Forty-five years ago this past Friday, Norman Borlaug was awarded the Nobel Peace Prize. “More than any other person of (the) age,” the Nobel Committee stated, the Christ follower had “helped to provide bread for a hungry world.”
Indeed, Dr. Borlaug, who grew up on an Iowa farm, who earned a Ph.D in plant pathology, was the father of the “green revolution.” His breakthroughs in breeding high-yielding crops averted the mass famines widely predicted during the 1960s. In so doing, he “alter(ed) the course of history,” the New York Times eulogized in 2009.
In his Nobel Lecture, Borlaug noted, “Man’s survival, from the time of Adam and Eve until the invention of agriculture, must have been precarious because of his inability to ensure his food supply.” And even the invention of agriculture did not free man from fear of food shortages, hunger, and famine.
“That such catastrophes occurred periodically in ancient times is amply clear from numerous biblical references,” said Borlaug, a baptized and confirmed Lutheran. Then the Nobel laureate proceeded to quote several Old Testament scriptures.
“Thus, the Lord said: ‘I have smitten you with blasting and mildew.’” “The seed is rotten under their clods, the garners are laid desolate, the barns are broken down; for the corn is withered… The beasts of the field cry also unto thee: for the rivers of waters are dried up, and the fire hath devoured the pastures of the wilderness.”
Borlaug’s life’s calling occurred when he was but a lad, growing up on a farm in Iowa. “He’d wonder,” his sister Charlotte remembered, “why in some areas the grass would be so green, then over here it wouldn’t be.”
That God had anointed Borlaug to feed the world’s hungry was evident by a remark the Nobel laureate told a biographer.
“When wheat is ripening properly, ” said Borlaug, “when the wind is blowing across the field, you can hear the beards of the wheat rubbing together. “They sound like the pine needles in a forest. It is a sweet, whispering music that once you hear, you never forget.”
Like the still, small voice of God.
Borlaug’s de facto ministry began in earnest in 1944 when he joined the Rockefeller Foundation’s Mexican hunger project. The goal was to boost the underdeveloped country’s wheat production to feed its growing population.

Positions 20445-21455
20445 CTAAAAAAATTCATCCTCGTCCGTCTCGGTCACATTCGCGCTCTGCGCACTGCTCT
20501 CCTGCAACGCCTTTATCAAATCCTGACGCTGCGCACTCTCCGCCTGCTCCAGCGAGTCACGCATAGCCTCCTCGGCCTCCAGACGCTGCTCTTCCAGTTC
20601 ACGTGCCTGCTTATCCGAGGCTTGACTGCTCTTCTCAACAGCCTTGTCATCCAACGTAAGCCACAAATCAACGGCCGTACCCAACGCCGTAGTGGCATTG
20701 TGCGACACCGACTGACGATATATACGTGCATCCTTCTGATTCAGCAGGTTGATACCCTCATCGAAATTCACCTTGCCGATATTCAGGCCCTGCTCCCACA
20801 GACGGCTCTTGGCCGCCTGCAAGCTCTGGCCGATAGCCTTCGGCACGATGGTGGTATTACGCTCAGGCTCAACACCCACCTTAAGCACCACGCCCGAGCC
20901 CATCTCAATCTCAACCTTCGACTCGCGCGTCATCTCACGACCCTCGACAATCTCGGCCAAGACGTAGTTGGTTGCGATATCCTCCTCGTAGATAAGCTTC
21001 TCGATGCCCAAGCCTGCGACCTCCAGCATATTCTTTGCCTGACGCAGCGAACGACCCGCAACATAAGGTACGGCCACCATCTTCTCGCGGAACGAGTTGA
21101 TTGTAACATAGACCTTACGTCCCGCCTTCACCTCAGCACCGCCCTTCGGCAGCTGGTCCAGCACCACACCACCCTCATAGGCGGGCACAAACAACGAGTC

When Borlaug arrived in Mexico, he was almost overcome with despair, as the New York Times recounted. The soils were depleted. The crops were disease-ridden. And yields were so low Mexican farmers could hardly feed their own families, much less a hungry nation.
But the Lord was with Borlaug. During his 16 years with the Mexican hunger project, he succeeded in breeding high-yield, disease-resistant, semi-dwarf wheat. And by the early 1960s, Mexican wheat output had increased to six times the levels of the early 1940s.
The Mexico miracle prompted the governments of India and Pakistan to seek Borlaug’s help, after which the two nations ordered shiploads of his wheat seeds. And, much like Mexico, both India and Pakistan saw exponential increases in their wheat harvests, enabling both nations to avoid famine.
Then Borlaug lent his God-given gifts to a project in the Philippines to work on rice, the staple crop for roughly half the world’s population. Employing the same breeding process he used to develop Mexican wheat, Borlaug developed new varieties of rice that produced several times the yield of traditional varieties.
Borlaug’s contribution to humanity can hardly be overstated. As Gary H. Toenniessen, the Rockefeller Foundation’s director of agricultural programs, said in 2009 – the year Borlaug went to be with the Lord – half the world’s population (goes) to bed each night after consuming grain descended from one of Borlaug’s high-yield varieties.
And that is why the Christ follower has been called “The Man Who Saved a Billion Lives.”
Indeed, that’s exactly what Christ, Himself, foretold more than 2000 years ago as He sat down to the Last Supper with His disciples.
“Most assuredly,” the Lord told them, “he who believes in Me, the works that I do he will also do; and greater works than these he will do, because I go to My Father.”